SPRINGFIELD --- Religious groups opposed to gay marriage rallied Wednesday at the Capitol to encourage lawmakers to reject a measure that would grant same-sex couples the right to marry in Illinois.
The gathering came one day after gay marriage supporters sought to press legislators to vote on a measure that would make Illinois the 15th state to legalize same-sex marriage. The proposal is stalled in the House after passing the Senate last spring.
Those opposed disputed the suggestion that gay marriage in Illinois is an inevitability in the face of shifting public opinion in favor, calling on lawmakers to uphold the tenants of Christian teaching and keep marriage between one man and one woman. The lobbying efforts from both sides played out even as action on a gay marriage bill looks unlikely during the legislature's fall veto session.
Police estimated that 2,500 people packed the Capitol rotunda and grounds, where they sang "God Bless America" and held signs declaring "Marriage is sacred." They were led in prayer by Monsignor Carl Kemme of the Diocese of Springfield, which a day earlier denied entry to a downtown church by gay rights supporters planning to pray for measure's passage, saying it amounted to blasphemy.
While Cardinal Francis George of Chicago has led efforts to block passage of the gay marriage bill, the Roman Catholic Church also received help from a coalition of African-American clergy members led in part by Bishop Larry Trotter of Sweet Holy Spirit Church in Chicago. Trotter said upholding traditional marriage is about protecting the country's "moral fiber" and called on Christians to "report for duty" in the effort to prevent gay marriage from becoming a reality in Illinois.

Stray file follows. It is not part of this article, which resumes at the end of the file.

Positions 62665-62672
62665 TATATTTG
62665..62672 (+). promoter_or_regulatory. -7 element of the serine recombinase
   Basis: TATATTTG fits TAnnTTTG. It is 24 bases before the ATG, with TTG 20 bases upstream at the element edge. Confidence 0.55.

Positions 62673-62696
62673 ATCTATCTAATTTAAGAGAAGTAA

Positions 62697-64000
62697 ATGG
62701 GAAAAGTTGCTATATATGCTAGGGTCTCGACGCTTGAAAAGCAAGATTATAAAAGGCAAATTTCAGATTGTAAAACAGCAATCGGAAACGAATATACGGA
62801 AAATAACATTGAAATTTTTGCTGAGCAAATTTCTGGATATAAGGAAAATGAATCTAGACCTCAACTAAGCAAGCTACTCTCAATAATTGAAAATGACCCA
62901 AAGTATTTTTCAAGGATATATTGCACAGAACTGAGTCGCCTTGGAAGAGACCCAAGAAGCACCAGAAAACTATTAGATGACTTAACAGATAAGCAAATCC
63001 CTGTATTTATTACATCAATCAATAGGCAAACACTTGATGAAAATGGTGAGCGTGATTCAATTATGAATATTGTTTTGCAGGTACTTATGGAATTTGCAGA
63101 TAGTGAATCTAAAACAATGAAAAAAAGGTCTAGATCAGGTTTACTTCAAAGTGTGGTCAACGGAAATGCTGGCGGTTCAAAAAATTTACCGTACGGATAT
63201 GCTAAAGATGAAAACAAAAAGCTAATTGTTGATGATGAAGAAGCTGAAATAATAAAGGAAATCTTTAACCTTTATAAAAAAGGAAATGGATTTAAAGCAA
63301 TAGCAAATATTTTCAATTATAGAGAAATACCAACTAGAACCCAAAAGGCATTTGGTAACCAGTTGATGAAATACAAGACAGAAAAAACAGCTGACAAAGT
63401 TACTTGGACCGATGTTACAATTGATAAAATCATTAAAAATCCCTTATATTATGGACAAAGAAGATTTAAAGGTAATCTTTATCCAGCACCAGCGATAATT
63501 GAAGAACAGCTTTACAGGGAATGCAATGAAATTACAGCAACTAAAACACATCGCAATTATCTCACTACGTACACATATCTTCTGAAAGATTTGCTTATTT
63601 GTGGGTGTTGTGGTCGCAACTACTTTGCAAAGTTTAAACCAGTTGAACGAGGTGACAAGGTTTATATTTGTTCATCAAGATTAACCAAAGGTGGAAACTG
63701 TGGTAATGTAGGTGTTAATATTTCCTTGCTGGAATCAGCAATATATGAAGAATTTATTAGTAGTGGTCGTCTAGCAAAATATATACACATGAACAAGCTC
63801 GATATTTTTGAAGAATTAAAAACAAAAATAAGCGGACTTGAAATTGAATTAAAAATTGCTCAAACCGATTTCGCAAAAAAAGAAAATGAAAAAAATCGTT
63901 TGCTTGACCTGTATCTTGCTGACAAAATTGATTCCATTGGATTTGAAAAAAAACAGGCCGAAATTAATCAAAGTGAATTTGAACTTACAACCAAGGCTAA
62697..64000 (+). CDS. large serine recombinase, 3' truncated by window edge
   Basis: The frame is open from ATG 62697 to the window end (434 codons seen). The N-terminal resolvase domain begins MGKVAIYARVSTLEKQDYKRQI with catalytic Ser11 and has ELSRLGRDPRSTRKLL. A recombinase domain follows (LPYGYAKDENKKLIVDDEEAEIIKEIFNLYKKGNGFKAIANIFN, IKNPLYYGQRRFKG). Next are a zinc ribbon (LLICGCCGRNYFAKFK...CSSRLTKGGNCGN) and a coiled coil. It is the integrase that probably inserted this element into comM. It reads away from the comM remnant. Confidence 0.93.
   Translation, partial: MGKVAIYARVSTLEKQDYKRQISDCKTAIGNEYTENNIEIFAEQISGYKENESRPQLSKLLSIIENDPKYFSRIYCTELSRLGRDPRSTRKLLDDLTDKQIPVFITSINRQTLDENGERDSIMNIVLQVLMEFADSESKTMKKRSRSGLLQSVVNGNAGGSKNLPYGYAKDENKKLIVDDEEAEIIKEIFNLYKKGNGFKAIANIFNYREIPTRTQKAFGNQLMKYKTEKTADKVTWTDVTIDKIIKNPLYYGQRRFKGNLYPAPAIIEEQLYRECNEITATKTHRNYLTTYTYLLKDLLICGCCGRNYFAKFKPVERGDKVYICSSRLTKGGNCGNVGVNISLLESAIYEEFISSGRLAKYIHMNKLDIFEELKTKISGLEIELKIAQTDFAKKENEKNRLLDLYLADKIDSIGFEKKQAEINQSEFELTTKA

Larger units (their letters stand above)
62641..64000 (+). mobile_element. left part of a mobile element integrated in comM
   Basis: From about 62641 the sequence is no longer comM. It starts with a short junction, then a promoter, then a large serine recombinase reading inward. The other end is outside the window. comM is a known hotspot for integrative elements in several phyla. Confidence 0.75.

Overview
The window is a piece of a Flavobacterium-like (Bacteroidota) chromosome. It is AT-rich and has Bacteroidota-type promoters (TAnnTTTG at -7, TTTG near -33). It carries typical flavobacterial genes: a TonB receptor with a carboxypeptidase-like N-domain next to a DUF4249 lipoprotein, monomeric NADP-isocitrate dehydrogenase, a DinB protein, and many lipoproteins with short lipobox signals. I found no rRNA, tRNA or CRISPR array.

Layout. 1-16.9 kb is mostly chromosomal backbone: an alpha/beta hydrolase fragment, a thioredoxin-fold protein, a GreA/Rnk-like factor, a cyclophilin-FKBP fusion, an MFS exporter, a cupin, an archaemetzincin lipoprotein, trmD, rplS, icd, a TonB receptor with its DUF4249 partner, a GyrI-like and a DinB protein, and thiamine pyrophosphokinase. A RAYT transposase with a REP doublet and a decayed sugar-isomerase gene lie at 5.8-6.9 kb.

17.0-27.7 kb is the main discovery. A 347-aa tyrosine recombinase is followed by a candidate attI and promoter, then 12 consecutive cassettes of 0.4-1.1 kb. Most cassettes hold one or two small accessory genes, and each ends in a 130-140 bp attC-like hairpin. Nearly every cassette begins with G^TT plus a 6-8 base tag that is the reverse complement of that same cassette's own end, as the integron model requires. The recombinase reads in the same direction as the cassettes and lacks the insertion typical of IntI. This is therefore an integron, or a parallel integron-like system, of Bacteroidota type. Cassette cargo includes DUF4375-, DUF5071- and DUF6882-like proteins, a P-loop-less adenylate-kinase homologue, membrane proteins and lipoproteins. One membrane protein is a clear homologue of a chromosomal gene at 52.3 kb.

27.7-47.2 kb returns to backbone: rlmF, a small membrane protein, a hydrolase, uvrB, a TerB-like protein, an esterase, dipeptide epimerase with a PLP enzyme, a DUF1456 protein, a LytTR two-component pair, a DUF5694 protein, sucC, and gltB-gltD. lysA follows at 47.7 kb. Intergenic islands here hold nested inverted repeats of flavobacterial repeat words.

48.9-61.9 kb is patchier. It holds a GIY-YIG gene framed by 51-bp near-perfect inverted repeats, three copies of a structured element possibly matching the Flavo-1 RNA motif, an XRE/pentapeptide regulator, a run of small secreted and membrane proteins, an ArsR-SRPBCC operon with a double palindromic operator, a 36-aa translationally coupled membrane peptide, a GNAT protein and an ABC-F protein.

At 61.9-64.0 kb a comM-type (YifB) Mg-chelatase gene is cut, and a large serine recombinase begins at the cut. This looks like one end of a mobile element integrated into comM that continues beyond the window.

"We stand here today because we understand that if we don't stand for something we will fall for anything," Trotter said. "It is very clear to us that what could happen in this place is definitely against the word of God and the will of God."
Democratic Gov. Pat Quinn has said he would sign the measure if it reaches his desk, but Republican governor candidate Sen. Kirk Dillard of Hinsdale declared he would veto the bill if he were the state's chief executive. Dillard and church groups argued that the proposal is unconstitutional because it would violate religious rights. For example, religious organizations might be forced to provide health insurance to an employee's same-sex spouse, they said.
"Defining marriage between one man and one woman to protect children and our families is something the legislature has a duty to do," Dillard said.
Meanwhile, state Sen. Jim Oberweis, R-Sugar Grove, took advantage of the large crowd to pass petitions to get on the ballot for a possible challenge to Democratic U.S. Sen. Dick Durbin, who supports gay marriage and rallied with advocates a day earlier.
"The (short) answer is if we get enough petitions signed to file in time, I will be there as a candidate to retire (Durbin) permanently," said Oberweis, who has twice lost primary bids for U.S. Senate.
The dueling rallies unfolded after months of intense outreach by supporters and opponents on the issue. But there's no indication legislators are prepared to act on the issue before the end of the year, as some want to wait to see whether they face difficult re-election efforts before casting a controversial vote.
Sponsoring Rep. Greg Harris, D-Chicago, has declined to discuss the timing of a possible vote but contends that it's not if gay marriage will be legalized in Illinois, but when.
Opponents said they refuse to believe that's the case and will not give up quietly.
"Marriage should not be redefined and undermined," said David Smith, executive director of the Illinois Family Institute, which helped organize Wednesday's rally.
Also Wednesday, the number of free days at museums will stay at 52 after the House failed to override Quinn's veto of a bill that would have cut it in half. Only 49 lawmakers voted to override the governor, but 71 votes were required.